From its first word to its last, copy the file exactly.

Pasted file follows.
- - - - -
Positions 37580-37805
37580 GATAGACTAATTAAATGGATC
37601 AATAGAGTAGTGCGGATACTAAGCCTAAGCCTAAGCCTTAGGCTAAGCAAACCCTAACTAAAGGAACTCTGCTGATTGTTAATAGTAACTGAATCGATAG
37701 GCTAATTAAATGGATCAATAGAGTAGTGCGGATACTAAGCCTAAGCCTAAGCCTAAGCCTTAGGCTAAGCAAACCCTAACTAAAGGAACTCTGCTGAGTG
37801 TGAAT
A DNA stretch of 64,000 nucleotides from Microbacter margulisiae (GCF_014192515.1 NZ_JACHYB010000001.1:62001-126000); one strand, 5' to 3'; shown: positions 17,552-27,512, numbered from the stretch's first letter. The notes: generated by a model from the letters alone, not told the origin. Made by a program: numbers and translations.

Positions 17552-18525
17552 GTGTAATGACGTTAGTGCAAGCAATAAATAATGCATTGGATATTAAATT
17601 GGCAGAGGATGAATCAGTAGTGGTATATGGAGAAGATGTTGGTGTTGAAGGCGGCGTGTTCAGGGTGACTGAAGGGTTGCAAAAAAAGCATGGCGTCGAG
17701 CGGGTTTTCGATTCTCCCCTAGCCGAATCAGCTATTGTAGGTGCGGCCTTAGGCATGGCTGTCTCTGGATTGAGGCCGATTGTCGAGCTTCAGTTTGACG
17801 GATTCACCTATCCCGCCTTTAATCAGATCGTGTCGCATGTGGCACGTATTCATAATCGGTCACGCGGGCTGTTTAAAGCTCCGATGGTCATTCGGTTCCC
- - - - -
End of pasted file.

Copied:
Positions 37580-37805
37580 GATAGACTAATTAAATGGATC
37601 AATAGAGTAGTGCGGATACTAAGCCTAAGCCTAAGCCTTAGGCTAAGCAAACCCTAACTAAAGGAACTCTGCTGATTGTTAATAGTAACTGAATCGATAG
37701 GCTAATTAAATGGATCAATAGAGTAGTGCGGATACTAAGCCTAAGCCTAAGCCTAAGCCTTAGGCTAAGCAAACCCTAACTAAAGGAACTCTGCTGAGTG
37801 TGAAT
A DNA stretch of 64,000 nucleotides from Microbacter margulisiae (GCF_014192515.1 NZ_JACHYB010000001.1:62001-126000); one strand, 5' to 3'; shown: positions 17,552-27,512, numbered from the stretch's first letter. The notes: generated by a model from the letters alone, not told the origin. Made by a program: numbers and translations.

Positions 17552-18525
17552 GTGTAATGACGTTAGTGCAAGCAATAAATAATGCATTGGATATTAAATT
17601 GGCAGAGGATGAATCAGTAGTGGTATATGGAGAAGATGTTGGTGTTGAAGGCGGCGTGTTCAGGGTGACTGAAGGGTTGCAAAAAAAGCATGGCGTCGAG
17701 CGGGTTTTCGATTCTCCCCTAGCCGAATCAGCTATTGTAGGTGCGGCCTTAGGCATGGCTGTCTCTGGATTGAGGCCGATTGTCGAGCTTCAGTTTGACG
17801 GATTCACCTATCCCGCCTTTAATCAGATCGTGTCGCATGTGGCACGTATTCATAATCGGTCACGCGGGCTGTTTAAAGCTCCGATGGTCATTCGGTTCCC